Doha Trade Talks Weigh On Future Policy Decisions

Keith Good

FarmPolicy.comI sure appreciate the hospitality afforded by AgWired, thanks so much for the opportunity to make some guest posts on your excellent blog.

As Chuck indicated earlier today, I’m Keith Good and I write about current farm policy news events at FarmPolicy.com. I’m a licensed attorney and stay-at-home parent who has been blogging about farm policy for nearly two years. I hope you find the farm policy updates useful.

Negotiating activity at the on-going W.T.O. Doha Developmental Agenda trade talks has dominated farm policy news this past week.

Earlier this month, U.S. Trade Representative Rob Portman laid out a bold U.S. proposal at the talks, offering to cut U.S. “amber box” payments, which include some trade distorting subsidies, by 60%.

A recent New York Times article summed up the proposal by saying, “The United States is seeking to swap cuts in subsidies for more access to global markets for its farmers. The European Union, while making some concessions, has so far declined to lower tariffs much further.”

Meanwhile, France has rigorously opposed EU Trade Commissioner Peter Mandelson’s leeway as the talks progress.

As Tom Wright noted in Wednesday’s International Herald Tribune, “The French foreign minister, Philippe Douste-Blazy, had sought to force Mr. Mandelson to seek approval from the union’s 25 nations before making any fresh offers at the trade negotiations, which resume Wednesday in Geneva.”

An editorial from Friday’s Wall Street Journal summed up the French position this way, “France now stands in the way of a trade deal that would truly help poorer countries, all because a few middle-class farmers in the French province — not to mention agribusiness — are afraid to compete with poor farmers in the Third World.”

And, as Dr. Robert L. Thompson, the Gardner Chair in Agricultural Policy at the University of Illinois, has recently explained, Midwestern corn and soybean farmers could benefit from a successful Doha outcome.

“Midwestern producers have a great deal to gain from trade liberalization as demand in low income countries for products in which they have a comparative advantage, particularly corn and soybeans, outstrips those countries’ own productive capacity. It is the acceleration of economic growth in presently low income countries that has the greatest potential benefits for internationally competitive producers,” Dr. Thompson noted.

So despite the possibility of potential changes in future policy, new and expanded opportunities for some producers are certainly possible.

Keith Good writes The FarmPolicy.com News Summary, an Email newsletter containing a summary of news relating to U.S. farm policy which is published most weekdays. To sign up for this FREE publication, just send him an Email.

Farm Policy

Bull Wall At American Royal

Chuck Zimmerman

Bull WallOutside the American Royal is a very large and very unique metal structure called “Bull Wall.”

The sculpture features cutouts of bulls. Very artsy and rustic and of course, very American Royal.

Bull WallSince one would wonder about what this is, there’s a sign that explains it all. I’m guessing the artist, Robert Morris, had a lot of people wondering what the heck he was doing. I assume he used some kind of welding equipment to make this thing.

Visit the American Royal to learn all about it.

Farm Shows

FarmPolicy Writer Keith Good Starts Today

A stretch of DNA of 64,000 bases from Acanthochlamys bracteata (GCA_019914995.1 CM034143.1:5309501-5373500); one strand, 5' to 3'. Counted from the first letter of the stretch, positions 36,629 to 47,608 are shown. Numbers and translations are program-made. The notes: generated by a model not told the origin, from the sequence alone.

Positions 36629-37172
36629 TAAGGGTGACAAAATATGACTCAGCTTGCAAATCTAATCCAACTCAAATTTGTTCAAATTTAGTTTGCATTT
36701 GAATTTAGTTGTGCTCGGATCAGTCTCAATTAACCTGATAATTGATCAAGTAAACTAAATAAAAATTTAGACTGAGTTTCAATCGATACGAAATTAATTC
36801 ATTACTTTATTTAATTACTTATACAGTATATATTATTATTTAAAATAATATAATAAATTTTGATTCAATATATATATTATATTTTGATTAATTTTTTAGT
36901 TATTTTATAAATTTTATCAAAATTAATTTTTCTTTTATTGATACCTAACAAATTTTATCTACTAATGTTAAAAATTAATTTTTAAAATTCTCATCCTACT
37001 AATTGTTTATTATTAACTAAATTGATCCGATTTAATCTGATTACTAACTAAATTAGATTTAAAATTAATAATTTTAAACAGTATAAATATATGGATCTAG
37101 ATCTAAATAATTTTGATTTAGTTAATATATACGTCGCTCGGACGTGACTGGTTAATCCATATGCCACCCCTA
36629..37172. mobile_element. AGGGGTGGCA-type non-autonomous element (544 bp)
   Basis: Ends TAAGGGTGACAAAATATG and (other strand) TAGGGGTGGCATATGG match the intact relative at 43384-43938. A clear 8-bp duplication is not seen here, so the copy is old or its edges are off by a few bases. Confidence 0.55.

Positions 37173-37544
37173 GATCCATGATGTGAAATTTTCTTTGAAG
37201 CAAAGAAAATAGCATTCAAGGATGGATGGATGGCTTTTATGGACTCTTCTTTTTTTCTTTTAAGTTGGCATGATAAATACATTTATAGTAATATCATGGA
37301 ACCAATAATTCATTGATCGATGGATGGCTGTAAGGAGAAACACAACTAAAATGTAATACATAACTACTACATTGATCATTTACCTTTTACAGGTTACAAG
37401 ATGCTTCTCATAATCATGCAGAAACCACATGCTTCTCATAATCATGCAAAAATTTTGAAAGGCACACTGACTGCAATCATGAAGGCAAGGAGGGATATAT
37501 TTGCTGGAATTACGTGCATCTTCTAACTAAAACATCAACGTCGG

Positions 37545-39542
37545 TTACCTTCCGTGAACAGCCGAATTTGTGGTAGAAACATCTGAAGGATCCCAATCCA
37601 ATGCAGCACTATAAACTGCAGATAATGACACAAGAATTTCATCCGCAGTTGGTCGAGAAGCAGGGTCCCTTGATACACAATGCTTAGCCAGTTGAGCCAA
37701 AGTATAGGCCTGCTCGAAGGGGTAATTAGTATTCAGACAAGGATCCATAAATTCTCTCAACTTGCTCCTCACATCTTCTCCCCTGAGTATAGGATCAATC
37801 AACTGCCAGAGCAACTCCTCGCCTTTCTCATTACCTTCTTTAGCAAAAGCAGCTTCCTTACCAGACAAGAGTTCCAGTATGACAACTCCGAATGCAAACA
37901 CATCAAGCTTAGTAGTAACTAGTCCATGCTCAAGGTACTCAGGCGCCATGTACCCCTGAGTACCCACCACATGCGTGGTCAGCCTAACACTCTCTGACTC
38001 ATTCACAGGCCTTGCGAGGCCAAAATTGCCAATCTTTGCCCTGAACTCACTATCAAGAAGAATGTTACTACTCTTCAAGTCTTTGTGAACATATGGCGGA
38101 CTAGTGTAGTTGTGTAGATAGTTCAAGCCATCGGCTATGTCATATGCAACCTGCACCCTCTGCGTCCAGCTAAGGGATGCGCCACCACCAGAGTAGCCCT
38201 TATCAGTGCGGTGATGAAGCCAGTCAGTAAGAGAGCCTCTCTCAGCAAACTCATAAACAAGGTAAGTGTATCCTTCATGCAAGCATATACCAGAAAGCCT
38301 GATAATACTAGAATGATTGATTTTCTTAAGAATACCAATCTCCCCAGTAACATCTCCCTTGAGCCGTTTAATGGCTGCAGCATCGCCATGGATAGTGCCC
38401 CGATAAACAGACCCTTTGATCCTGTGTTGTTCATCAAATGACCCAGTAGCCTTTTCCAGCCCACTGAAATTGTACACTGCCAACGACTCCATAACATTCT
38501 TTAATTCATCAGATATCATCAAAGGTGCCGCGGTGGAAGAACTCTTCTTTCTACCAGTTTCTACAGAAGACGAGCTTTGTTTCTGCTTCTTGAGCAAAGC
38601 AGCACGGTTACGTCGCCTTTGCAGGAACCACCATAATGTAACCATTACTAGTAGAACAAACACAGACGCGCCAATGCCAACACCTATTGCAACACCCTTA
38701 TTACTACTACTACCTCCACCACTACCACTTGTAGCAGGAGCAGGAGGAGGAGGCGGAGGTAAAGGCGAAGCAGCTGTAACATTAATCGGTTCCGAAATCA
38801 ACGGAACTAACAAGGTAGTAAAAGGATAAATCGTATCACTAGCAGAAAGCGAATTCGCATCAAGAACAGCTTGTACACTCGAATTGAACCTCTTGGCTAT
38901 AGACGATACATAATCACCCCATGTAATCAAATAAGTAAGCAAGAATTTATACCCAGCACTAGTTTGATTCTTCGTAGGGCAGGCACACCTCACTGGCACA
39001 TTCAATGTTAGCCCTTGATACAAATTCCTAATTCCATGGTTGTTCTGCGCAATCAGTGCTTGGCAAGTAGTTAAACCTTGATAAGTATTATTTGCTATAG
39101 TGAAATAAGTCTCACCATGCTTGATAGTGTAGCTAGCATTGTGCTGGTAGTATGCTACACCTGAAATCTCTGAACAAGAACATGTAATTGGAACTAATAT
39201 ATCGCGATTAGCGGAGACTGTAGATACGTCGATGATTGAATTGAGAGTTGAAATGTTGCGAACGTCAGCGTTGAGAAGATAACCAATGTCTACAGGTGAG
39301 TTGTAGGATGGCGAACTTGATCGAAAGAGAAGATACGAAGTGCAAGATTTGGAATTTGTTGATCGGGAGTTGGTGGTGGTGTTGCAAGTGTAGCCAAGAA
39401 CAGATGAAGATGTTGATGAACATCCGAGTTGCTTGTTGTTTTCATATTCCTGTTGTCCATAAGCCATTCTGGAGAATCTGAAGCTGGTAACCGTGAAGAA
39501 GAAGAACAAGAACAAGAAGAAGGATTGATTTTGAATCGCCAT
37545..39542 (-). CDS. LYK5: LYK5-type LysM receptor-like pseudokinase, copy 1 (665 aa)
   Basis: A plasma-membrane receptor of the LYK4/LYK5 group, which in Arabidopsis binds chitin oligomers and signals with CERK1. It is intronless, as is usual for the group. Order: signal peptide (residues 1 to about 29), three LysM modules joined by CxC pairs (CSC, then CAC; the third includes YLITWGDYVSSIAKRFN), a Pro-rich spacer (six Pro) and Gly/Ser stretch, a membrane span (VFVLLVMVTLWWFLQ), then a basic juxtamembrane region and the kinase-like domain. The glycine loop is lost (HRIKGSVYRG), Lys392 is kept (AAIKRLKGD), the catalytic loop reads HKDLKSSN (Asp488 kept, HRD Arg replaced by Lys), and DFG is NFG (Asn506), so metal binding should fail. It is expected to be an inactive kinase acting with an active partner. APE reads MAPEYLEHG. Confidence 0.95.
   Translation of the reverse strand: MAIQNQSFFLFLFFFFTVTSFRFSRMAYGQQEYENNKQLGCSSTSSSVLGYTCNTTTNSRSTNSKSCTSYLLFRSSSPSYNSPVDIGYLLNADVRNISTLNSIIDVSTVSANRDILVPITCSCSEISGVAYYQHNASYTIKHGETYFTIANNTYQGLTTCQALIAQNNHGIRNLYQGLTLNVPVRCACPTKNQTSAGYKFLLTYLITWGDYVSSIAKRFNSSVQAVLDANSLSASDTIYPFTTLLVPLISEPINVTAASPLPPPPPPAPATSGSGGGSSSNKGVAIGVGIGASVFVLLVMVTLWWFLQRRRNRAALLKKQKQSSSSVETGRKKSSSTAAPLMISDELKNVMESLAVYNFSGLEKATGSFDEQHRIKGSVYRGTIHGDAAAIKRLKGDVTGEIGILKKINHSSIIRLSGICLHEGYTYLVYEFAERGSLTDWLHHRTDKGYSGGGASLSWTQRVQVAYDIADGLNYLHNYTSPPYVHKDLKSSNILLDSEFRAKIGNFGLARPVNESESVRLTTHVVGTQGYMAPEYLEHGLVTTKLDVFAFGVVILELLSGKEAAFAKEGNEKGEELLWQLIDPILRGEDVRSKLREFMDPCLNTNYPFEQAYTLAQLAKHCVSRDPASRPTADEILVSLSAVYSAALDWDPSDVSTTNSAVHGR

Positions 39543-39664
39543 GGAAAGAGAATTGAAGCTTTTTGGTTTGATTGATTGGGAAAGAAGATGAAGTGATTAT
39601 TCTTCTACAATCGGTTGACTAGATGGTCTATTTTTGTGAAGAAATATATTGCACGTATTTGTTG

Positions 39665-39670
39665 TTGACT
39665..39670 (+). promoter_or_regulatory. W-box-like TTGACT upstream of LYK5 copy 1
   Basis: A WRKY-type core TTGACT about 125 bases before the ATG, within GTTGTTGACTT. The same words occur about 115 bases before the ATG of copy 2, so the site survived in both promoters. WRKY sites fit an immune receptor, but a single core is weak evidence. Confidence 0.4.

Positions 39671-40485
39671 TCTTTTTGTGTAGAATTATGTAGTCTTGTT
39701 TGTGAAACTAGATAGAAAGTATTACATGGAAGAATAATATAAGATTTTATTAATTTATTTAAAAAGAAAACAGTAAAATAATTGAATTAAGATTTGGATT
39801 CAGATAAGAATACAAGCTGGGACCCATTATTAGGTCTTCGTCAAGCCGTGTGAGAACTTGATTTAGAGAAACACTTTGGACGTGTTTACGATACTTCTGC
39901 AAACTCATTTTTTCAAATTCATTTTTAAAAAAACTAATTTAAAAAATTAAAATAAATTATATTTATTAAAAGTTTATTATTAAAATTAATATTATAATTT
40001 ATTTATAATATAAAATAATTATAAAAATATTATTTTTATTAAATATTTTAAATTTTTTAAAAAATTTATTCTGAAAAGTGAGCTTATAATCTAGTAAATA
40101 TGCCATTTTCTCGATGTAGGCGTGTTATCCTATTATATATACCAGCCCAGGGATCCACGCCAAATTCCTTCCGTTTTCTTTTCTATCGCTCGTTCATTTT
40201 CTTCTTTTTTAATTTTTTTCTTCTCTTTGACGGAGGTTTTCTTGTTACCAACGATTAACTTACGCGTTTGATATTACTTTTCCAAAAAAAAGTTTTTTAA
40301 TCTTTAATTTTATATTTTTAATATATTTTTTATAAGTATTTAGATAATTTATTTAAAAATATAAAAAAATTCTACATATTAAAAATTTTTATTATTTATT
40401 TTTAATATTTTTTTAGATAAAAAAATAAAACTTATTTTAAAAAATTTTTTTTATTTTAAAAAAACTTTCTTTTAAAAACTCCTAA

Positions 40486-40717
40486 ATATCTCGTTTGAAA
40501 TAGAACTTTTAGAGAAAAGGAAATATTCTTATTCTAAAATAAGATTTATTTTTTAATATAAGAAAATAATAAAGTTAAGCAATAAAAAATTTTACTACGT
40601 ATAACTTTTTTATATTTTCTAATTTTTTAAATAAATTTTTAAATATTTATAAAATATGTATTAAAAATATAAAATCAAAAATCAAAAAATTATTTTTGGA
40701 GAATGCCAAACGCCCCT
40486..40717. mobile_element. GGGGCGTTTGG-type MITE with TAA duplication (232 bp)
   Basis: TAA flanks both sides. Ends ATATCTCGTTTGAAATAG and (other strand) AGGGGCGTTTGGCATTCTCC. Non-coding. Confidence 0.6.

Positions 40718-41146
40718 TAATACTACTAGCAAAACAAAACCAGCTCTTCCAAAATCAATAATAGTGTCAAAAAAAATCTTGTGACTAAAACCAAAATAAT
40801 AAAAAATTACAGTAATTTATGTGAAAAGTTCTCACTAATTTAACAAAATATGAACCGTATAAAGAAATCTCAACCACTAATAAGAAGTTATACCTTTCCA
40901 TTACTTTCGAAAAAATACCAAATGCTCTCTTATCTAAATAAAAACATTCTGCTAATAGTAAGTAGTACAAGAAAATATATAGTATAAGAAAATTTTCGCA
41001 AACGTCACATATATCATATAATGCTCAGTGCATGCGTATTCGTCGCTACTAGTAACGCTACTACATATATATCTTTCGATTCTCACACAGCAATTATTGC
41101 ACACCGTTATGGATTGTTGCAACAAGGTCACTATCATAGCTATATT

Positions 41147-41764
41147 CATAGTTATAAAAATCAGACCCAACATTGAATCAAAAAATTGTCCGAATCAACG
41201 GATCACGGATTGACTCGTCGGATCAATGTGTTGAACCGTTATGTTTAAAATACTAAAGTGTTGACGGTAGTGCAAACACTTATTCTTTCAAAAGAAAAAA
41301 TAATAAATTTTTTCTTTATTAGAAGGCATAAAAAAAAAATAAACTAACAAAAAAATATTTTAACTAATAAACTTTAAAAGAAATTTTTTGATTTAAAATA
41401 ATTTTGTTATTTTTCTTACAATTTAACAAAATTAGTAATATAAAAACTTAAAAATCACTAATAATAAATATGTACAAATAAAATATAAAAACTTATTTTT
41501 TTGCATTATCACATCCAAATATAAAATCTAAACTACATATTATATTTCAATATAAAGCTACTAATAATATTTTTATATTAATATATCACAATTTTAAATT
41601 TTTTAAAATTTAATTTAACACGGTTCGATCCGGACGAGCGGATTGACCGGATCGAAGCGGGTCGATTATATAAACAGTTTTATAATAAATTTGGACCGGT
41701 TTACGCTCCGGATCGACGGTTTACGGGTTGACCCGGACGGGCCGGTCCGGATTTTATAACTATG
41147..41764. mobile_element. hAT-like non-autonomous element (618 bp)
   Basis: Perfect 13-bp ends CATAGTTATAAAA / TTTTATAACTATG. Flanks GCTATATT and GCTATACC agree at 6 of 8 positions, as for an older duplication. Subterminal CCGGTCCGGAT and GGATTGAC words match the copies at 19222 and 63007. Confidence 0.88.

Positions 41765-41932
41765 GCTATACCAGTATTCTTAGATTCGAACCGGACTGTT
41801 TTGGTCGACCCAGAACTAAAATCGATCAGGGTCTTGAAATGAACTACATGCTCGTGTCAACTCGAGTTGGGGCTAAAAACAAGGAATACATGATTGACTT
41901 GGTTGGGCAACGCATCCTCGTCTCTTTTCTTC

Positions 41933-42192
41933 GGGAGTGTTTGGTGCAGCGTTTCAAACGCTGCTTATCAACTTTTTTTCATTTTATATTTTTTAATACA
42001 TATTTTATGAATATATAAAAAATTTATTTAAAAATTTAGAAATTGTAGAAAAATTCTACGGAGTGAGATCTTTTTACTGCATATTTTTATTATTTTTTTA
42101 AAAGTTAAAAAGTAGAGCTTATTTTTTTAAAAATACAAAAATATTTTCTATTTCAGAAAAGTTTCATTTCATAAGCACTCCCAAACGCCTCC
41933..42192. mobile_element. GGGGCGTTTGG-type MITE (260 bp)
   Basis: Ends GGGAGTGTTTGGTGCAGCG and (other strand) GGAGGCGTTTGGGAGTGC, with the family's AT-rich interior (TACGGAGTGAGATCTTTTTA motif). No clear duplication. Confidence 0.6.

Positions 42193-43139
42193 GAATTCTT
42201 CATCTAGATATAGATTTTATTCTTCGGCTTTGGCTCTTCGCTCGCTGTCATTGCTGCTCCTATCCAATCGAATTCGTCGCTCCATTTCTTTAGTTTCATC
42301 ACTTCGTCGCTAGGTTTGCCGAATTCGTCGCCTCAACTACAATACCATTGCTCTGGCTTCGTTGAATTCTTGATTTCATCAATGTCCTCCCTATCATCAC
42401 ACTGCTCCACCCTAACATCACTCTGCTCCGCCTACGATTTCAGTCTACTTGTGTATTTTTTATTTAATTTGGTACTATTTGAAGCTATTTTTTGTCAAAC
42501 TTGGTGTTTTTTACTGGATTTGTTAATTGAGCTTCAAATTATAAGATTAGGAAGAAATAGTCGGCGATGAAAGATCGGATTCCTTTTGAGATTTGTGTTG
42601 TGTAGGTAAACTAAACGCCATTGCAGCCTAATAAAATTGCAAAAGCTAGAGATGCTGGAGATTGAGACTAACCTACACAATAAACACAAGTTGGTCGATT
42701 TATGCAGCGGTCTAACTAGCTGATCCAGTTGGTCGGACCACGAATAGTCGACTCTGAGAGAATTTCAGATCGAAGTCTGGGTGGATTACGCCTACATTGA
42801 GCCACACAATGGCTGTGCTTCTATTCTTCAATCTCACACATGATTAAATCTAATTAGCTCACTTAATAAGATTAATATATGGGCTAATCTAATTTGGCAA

Chuck Zimmerman

Keith Good - FarmPolicy.comLet’s give a great big AgWired welcome to Keith Good. Why? Because starting today Keith will be our first regular writer! Keith is a blogger and you can find him on FarmPolicy. He’s a policy and trade guy who will be bringing you a weekly summary of what’s new in the world of ag policy.

I think you’ll agree that policy has a direct impact on agricultural marketing and communications. I was looking for someone who deals with it every day and has special insight because of that dedication. I’m creating a new category called “farm policy” so you’ll always find Keith’s articles easily. In case you’re new to AgWired, the categories are links in the right sidebar which will call up all the articles we have on that topic.

If a weekly dose of FarmPolicy isn’t enough for you I highly recommend that you visit FarmPolicy.com and subscribe to his daily emailed “The FarmPolicy.com News Summary.” Neither will cost you a dime, although like us, Keith would be grateful for a donation! Just send Keith an email to this address if you’d like to subscribe to his daily summary.

Of course you want to know more about Keith don’t you? Well, “Keith Good graduated from Southern Illinois University at Carbondale (B.A. 1992, Economics; J.D. 1998, School of Law), and Purdue University (M.S. 1994, Agricultural Economics). He is licensed to practice law in Arkansas and Washington, D.C. He lives in Central Illinois with his wife, an Emergency Room Physician, and three kids (all under six years old), whom he currently takes care of full-time. He has been summarizing farm policy news since December 2003.”

Enough about Keith. Keep an eye out for his articles. They will speak for themselves!

Farm Policy

Flame That Flu Away

Chuck Zimmerman

Red Dragon Poultry House SanitizerI haven’t said much about avian flu because I just don’t really know much about it. However, when you’ve got one of these flame shooting poultry house sanitizers we may just not have to worry too much! I like propane (I just wish it were cheaper) and here’s a great use for it. In fact, if you want to see a video of Flame Engineering’s Red Dragon Poultry House Flame Sanitizer just look here (9.1MB WMV).

The Propane Education & Research Council is helping promote the flaming sanitizer.